Calif. city council unanimously approves hiring more EMTs
Santee officials will hire part-time EMTs to create an additional shift to keep up with EMS demands
By Lauren J. Mapp
The San Diego Union-Tribune
SANTEE, Calif. — The Santee City Council unanimously approved a plan to enhance emergency medical services by hiring four additional part-time staff members.
The council last week greenlit a four-month trial that started Monday during which the Santee Fire Department will have an additional 12-hour shift, seven days a week for basic life support ambulance service. The council approved adding $43,784 to the Emergency Medical Services budget to hire four, part-time emergency medical technicians to assist with the trial shift, which will run from 8 p.m. to 8 a.m. during the first two months of the trial and from 8 a.m. to 8 p.m. during the last two months.
Santee Fire Chief Justin Matsushita said that in adding the additional shift, the department aims to address the increasing demand for medical support calls to the department, which also serves Lakeside and the Bostonia area of El Cajon. Eight years ago, the department identified the need for additional ambulances because the four that it had at the time were extremely busy.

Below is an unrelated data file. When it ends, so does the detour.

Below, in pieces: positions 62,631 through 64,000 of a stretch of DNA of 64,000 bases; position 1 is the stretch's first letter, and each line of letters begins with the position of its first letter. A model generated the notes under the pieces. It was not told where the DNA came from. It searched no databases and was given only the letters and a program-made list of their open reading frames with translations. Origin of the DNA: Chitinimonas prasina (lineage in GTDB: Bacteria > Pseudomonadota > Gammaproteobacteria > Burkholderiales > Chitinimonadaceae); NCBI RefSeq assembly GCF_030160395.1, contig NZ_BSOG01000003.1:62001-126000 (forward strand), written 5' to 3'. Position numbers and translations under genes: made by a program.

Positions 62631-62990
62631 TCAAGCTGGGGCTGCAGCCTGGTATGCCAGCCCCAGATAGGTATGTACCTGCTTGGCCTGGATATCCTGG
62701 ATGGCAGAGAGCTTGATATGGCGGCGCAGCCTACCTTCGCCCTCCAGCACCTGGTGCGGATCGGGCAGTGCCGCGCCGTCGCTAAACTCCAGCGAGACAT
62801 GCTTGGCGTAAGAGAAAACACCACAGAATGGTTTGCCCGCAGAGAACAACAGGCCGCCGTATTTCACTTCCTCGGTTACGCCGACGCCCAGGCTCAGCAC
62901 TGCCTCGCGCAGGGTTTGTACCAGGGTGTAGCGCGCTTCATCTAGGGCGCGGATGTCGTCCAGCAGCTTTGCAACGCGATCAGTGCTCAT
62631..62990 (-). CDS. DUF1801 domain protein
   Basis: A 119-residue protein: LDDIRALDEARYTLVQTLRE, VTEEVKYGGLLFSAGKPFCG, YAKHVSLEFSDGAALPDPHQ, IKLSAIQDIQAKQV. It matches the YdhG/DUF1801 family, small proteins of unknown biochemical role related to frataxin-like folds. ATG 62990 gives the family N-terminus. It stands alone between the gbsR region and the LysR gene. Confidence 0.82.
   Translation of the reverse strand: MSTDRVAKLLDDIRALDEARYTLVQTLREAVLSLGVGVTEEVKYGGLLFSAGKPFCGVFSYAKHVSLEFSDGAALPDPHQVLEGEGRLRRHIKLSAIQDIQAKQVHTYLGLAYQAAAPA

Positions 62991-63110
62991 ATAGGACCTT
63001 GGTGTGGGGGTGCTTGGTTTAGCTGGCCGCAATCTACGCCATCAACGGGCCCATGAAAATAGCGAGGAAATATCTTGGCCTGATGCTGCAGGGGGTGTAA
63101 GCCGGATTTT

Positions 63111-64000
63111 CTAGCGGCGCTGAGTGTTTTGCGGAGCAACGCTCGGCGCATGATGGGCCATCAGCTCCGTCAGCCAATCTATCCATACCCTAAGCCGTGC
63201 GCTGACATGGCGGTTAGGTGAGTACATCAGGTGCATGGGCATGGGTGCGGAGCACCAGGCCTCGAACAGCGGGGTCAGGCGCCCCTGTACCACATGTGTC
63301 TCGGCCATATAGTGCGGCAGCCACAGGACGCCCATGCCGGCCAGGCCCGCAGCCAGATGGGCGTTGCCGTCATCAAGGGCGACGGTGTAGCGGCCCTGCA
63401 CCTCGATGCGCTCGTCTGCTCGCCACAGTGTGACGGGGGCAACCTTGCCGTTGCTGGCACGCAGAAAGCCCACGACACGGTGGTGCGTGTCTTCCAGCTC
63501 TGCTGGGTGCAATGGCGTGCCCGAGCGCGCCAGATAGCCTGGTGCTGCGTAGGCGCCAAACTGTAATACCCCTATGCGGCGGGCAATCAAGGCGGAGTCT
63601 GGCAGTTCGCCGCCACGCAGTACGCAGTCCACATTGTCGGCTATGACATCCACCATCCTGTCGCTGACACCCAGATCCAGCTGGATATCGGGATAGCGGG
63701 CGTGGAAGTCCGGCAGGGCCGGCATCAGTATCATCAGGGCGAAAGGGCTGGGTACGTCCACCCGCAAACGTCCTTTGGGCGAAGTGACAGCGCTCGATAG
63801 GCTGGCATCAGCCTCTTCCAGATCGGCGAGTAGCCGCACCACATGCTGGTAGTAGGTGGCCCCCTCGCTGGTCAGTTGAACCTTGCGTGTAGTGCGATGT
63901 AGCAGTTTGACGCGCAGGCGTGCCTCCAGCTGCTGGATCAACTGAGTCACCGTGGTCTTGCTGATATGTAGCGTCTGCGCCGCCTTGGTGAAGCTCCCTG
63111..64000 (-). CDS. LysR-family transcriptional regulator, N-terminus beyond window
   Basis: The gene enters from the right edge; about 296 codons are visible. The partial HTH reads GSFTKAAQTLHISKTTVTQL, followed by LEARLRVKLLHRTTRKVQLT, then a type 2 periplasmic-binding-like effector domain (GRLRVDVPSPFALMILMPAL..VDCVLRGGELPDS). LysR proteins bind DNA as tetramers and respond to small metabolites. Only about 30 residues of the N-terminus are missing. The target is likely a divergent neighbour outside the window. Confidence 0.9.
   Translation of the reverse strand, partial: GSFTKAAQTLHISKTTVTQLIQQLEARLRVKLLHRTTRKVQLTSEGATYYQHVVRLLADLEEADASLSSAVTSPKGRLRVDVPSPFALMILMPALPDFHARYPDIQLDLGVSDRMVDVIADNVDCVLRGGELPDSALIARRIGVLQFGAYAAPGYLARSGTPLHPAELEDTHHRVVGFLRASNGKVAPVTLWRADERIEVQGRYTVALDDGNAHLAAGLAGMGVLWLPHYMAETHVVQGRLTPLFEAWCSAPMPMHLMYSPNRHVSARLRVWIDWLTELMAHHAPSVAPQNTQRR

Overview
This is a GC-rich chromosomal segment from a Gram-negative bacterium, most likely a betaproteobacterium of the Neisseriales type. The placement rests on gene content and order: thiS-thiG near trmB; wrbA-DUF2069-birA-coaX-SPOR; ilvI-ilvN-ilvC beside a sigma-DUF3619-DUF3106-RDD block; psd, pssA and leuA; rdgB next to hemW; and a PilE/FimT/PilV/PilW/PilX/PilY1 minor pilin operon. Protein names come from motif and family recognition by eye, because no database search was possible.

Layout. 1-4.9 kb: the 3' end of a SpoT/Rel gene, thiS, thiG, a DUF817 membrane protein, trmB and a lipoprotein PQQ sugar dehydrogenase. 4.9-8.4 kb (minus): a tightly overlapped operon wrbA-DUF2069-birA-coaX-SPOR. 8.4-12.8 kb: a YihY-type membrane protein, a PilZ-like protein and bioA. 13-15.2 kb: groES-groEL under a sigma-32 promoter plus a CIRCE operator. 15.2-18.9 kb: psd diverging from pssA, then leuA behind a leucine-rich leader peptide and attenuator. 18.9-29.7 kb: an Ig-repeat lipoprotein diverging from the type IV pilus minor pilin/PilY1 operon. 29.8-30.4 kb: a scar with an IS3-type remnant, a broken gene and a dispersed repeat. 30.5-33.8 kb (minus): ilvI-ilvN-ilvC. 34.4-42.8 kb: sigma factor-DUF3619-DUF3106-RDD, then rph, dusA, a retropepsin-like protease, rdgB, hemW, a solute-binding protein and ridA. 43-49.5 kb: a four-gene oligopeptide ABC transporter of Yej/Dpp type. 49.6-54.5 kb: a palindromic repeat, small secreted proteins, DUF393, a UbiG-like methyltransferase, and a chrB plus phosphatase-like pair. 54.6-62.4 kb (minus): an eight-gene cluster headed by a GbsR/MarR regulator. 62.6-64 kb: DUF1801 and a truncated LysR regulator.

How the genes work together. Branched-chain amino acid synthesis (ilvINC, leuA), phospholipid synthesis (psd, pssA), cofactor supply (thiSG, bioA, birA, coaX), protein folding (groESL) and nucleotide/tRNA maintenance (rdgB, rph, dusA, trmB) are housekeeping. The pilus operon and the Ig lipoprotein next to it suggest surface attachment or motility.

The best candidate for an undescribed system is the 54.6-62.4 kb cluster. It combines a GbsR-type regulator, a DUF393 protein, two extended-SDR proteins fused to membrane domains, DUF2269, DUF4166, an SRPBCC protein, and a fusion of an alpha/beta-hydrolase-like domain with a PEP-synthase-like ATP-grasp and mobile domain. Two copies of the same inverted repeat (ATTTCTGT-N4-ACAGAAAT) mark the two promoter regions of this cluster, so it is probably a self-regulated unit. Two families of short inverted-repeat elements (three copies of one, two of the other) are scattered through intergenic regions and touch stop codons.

“Part of the reason for this increased need of our transport ambulances is because the system has just changed so much,” Matsushita said. “Oftentimes, we will have ambulances that are just stuck at the hospital on what we call offload delays.”
Until the beginning of last year, Santee was in a partnership with the County of San Diego, which Matsushita said had administrative control over the department and didn’t agree that it needed new ambulances.
When Santee and Lakeside took over administrative duties at the start of last year, the department added two 12-hour shift teams, one servicing each city. But even with those additional shifts, the department has still needed more support to keep up with the demand for calls.
Because nearly half of calls to the department are for minor health issues, such as a broken foot, the department sought to hire emergency medical technicians to cover them and free up paramedics for more serious emergencies, like heart attacks and strokes.
The trial will be evaluated at the end of the four-month period.